A new study by EDHECinfra (EDHEC’s infrastructure institute based in Singapore), has a striking point of view on the whole “listed infrastructure” sector, which it says is based on the “fallacy of composition.”
In economics and in logic, the term “fallacy of composition” refers to the general prejudice that if X is true of A, and B, and C, and something else (Z) is composed of A, and B, and C, then X must be true of Z. It ain’t necessarily so.
A common counter example runs this way. It may well be true that if John, watching a baseball game in the bleachers, stands up, he will get a superior view of the game underway. If may also be true that if Mary stands up, she likewise will see better. And if Joe stands up, he will see better. When the whole crowd is seated, that proposition may be true of each and every member of the crowd. But it clearly doesn’t follow that if they all stand up, they will all see better.
Why It Is a Fallacy
In that case, John will see the baseball game more clearly if he alone stands up precisely because he will be the exception in a generally seated crowd. When he is no longer the exception, when everyone is standing, then there is no advantage to standing. Thus, inferences from the parts to the whole are unavailing.
In finance, a close analogy to the ballpark example suggests itself. There might be many strategies that work for a first mover, but that are quickly exhausted. Once exhausted, they yield no benefit either to the first mover or anyone else.
This brings us back to the EDHEC study. Infrastructure investment has long been “the preserve of large sophisticated investors,” EDHEC contends, “but is now rapidly becoming more mainstream and asset owners of all sizes are considering investing in infrastructure.” There are lots of people standing up to watch the game. Further, the notion that infrastructure is a superior investment, insofar as it rests on anything at all, rests on an institutional memory of those earlier times, and on … the composition fallacy.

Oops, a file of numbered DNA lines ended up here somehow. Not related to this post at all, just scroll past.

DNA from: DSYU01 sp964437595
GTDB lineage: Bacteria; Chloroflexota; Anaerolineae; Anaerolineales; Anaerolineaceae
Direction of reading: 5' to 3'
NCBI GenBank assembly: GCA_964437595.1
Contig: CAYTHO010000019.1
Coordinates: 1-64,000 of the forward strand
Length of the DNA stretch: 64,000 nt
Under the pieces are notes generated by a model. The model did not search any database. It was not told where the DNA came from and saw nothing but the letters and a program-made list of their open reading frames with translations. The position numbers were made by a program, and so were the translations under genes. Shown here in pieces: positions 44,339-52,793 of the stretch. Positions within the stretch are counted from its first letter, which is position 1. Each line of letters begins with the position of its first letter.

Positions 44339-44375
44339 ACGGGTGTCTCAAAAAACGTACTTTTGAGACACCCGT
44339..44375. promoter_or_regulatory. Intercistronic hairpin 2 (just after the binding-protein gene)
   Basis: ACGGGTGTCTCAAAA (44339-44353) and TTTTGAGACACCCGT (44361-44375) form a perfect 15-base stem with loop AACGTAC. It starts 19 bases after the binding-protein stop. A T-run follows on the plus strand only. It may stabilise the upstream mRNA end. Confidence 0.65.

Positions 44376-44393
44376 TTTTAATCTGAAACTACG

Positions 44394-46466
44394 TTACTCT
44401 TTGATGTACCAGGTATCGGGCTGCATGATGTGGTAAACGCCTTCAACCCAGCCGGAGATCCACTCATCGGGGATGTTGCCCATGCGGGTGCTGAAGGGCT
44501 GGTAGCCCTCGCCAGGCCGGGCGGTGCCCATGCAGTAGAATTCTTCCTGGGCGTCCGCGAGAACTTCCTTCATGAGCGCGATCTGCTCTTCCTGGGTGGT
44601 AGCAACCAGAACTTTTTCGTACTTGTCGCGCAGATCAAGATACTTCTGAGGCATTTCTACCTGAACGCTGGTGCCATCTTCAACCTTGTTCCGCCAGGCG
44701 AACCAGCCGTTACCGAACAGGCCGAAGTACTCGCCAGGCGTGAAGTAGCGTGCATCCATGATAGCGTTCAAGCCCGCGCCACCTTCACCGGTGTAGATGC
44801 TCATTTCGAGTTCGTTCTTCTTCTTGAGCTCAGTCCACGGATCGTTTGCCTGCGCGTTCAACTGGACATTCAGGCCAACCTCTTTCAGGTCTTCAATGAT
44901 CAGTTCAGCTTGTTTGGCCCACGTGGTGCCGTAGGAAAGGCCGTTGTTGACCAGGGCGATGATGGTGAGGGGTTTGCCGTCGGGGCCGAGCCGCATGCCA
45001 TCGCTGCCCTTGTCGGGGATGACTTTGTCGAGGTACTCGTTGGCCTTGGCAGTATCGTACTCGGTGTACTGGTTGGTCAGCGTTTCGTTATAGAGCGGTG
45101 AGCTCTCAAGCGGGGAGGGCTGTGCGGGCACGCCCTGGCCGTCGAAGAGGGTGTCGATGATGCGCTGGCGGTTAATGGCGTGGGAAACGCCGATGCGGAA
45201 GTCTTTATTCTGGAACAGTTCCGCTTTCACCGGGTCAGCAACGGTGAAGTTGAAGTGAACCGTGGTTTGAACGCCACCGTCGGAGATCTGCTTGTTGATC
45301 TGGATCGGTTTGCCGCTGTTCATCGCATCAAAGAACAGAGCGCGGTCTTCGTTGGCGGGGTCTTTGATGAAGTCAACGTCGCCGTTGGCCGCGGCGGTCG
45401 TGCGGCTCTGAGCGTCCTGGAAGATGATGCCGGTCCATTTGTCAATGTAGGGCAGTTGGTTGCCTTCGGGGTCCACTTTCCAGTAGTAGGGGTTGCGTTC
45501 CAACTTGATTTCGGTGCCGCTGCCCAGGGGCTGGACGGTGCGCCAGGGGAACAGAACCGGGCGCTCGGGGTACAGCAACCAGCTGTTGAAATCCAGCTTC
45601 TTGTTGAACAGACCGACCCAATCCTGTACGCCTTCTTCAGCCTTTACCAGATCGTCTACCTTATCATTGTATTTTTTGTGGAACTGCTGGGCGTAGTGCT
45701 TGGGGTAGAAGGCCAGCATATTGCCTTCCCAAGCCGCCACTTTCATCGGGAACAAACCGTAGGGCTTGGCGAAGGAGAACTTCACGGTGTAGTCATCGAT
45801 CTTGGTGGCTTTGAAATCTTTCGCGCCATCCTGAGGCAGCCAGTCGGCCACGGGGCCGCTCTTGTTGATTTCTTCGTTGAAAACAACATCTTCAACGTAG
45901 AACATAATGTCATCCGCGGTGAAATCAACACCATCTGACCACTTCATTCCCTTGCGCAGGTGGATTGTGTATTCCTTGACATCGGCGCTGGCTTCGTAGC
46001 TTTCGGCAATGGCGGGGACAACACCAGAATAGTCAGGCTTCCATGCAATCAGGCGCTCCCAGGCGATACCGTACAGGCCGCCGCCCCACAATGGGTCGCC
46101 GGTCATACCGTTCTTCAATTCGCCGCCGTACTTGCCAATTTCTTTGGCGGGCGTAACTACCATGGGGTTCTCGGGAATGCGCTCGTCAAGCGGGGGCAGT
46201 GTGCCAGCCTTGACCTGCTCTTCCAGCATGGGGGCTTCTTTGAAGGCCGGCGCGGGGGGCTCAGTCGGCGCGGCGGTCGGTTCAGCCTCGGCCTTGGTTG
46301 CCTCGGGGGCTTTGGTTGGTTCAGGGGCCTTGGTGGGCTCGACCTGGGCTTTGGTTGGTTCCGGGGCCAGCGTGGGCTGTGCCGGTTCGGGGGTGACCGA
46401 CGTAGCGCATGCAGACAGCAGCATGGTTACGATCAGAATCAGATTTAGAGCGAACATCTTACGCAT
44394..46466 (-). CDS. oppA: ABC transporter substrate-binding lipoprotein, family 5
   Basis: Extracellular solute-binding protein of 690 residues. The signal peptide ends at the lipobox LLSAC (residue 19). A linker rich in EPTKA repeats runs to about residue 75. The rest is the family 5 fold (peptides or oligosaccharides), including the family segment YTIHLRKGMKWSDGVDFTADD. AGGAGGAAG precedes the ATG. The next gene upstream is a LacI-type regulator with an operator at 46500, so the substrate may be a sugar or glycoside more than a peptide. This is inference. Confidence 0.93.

EDHECinfra tested 21 different indexes of listed infrastructure stocks. They found that they are all highly correlated with the relevant market index, with either equivalent or greater risk than the broader market.
No Discernable Effect
By adding one (any!) of those indexes to a portfolio, an investor achieves … nothing. No “discernable effect on their mean-variance efficient frontier” back testing for the last 15 years.
Private infrastructure entities do in fact, the study acknowledges, have unique characteristics: but they are not by definition available through the stock market.
The study was prepared by Frederic Blanc-Brude, Tim Whittaker, and Simon Wilde.
The Intuitive Narrative
Investors are beguiled, these authors posit, by an intuitively appealing but false narrative, one that posits:
• That an infrastructure asset class exists, which is distinct from other industrial holdings because of the low price-elasticity of infrastructure services;
• That the value of investment in this class is mostly determined by income streams that promise to extend into the distant future, beyond any particular business cycle; and that consequently
• This value exhibits low return covariance with other financial assets.
Index providers have played upon this intuition, as have “a number of active managers” who propose to invest in the hypothetical asset class, listed infrastructure.
There are three ways in which one might define listed infrastructure for the purpose of testing that narrative and such claims. One might simply create a rule based filtering of stocks based on industrial sector classifications, one might stick to the indexes defined and maintained under this head by the index providers, or one might create a basket of stocks working not from industrial sector but from the centrality of long-term public-private contracts.
The first and second of these prove to be of no use, the authors say. The third proves to be of some use, but not in the way the tellers of the beguiling narrative supposes.
On The Source
EDHECinfra was started in February 2016 by the EDHEC Business School. It exists in order to address the issues faced by infrastructure investors, and it currently has a team of 10 full time researchers.